Phil was always saying the North is more technical more difficult …but I was wondering if that is so since South has Ice Fall regarded by climbers as most dangerous part of any 8000m mountain. But overall I agree with Phil and many other Mountaineers ( ie Lincoln Hall) who stated that North, starting from the end of the snow line when you leave C1/bottom rocks of Camps 2 is more difficult and definitely more dangerous than South.
North Face is very similar to Lhotse Face , South has dangerous Hilary Step but North has 3 steps all dangerous specially second and third!
Many people are holding you as in inspiration especially to older people in life – what do you think is the key to doing amazing things like you are doing at your age?
No it’s not the older people who call me their inspiration , it’s the young people because they can do what they have dreamed of but thinking it’s not possible! They look at me and think , hay maybe it is not a silly dream I have, maybe I can do it . I always tell them it does not have to be physical, sport event it can be education etc. Education was actually the first ‘inspirational’ success I had with young women when I arrived to Australia and realized how few female engineers use to be here and that the girls were often not encourage to study , especially the subjects regarded as ‘ for boys’ I.e. engineering. The older people are very happy and enjoy my success. Unless you call ‘older’
people the ones in their 50 ?! You better not !!!-:)
I have been doing ‘things’ people thought are impossible all my life because so it is difficult for me to define it, but it is important to have a dream, have target , trust yourself, do not put your dream, assessment of you into other people’s hands don’t listen to those who say “what makes you think you can do it ? ‘ and that often includes (unfortunately) the family people who make such statements know nothing about you & your dreams they not your friends even when they say ‘ I’m only saying this because I worry about you because I don’t want you to be disappointed etc”. Share your dreams carefully only with those who really care and want you to succeed .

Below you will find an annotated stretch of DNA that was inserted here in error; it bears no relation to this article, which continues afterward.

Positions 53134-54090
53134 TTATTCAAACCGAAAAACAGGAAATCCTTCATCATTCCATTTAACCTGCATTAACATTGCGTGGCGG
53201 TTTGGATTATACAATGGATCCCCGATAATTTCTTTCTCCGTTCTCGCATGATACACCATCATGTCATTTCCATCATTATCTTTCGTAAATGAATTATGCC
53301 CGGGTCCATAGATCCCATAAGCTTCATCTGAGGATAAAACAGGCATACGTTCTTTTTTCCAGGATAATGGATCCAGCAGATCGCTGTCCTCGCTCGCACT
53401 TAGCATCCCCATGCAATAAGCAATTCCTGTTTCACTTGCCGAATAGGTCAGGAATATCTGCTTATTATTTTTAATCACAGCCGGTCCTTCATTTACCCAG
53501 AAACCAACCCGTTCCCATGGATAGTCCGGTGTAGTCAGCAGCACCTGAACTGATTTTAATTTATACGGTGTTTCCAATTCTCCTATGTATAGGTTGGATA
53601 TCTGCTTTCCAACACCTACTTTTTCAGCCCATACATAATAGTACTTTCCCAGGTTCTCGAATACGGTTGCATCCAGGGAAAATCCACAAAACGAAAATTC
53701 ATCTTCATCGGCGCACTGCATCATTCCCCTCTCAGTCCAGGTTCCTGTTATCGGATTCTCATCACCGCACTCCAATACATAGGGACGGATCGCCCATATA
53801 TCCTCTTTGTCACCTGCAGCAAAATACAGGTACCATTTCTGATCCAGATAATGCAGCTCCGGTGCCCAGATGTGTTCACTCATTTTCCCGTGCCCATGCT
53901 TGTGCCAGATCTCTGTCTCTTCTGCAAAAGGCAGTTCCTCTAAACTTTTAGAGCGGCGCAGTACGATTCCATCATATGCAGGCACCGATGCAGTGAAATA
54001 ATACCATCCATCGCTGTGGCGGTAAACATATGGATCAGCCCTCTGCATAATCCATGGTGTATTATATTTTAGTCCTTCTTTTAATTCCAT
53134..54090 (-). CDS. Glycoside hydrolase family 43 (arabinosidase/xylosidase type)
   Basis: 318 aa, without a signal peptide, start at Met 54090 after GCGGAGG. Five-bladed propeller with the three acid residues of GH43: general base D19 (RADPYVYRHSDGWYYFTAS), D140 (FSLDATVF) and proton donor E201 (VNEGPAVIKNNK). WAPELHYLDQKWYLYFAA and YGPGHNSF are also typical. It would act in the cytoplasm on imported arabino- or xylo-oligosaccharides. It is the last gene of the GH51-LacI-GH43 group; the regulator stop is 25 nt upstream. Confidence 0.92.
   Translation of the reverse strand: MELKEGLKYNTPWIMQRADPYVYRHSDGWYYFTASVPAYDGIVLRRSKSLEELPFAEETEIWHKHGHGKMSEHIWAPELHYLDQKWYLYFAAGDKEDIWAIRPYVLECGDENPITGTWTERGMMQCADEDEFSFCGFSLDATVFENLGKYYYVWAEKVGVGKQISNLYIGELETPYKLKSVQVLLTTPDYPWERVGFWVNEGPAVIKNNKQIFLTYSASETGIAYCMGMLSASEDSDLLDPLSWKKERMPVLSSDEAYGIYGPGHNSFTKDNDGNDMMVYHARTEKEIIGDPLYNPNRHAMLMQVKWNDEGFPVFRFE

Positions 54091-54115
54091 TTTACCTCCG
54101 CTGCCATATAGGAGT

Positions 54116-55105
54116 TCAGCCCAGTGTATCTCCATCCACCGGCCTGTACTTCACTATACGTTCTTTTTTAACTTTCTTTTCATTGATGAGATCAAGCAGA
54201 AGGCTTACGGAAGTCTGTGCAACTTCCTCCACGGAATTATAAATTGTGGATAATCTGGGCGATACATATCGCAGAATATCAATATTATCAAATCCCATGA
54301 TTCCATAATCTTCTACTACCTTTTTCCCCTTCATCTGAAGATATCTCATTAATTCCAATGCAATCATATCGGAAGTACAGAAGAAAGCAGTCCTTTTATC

Oscar Wilde said: “Selfishness is not living as one wishes to live, it is asking others to live as one wishes to live.”
And very important – do not be afraid to fail ! You can always try again !!!! Failure or not succeeding in a first go is = experience !
Ok I could go on and on on this subject -:)
Was there any point this year when you thought you would not make it?
I was very very nervous especially on the summit push when we started summit push from ABC. I’m always very careful not to be cocky but reasonably confident. I was concentrating to stay healthy and don’t get exhausted walking from camp to camp etc and I was praying to Chomolungma to let me summit -:) I was also very lucky to had a great companion to walk around BC and to talk to – Edita Nichols, what a fantastic person and now friend !
How important were the Sherpa’s in your climb this year
Sherpas are always important , as you know, nothing happens on the mountain without Sherpas ! I have a tremendous respect for Sherpas and I’m very grateful for their work support etc
The question on everybody’s lips Margaret is what’s next?
I’m not revealing it – yet , but already planning -:)
If interested readers would like to hear your story in person do you give talks and how can they contact you?
Yes I do presentations all the time and because I work full-time I have to restrict them to no more than 2 per month. They can contact me on my mobile or email firstname.lastname@example.org
Thanks again Margaret for taking the time to answer these questions and another huge congratulations again on an amazing effort and becoming the first Australian woman to summit Everest from both the North and the South sides!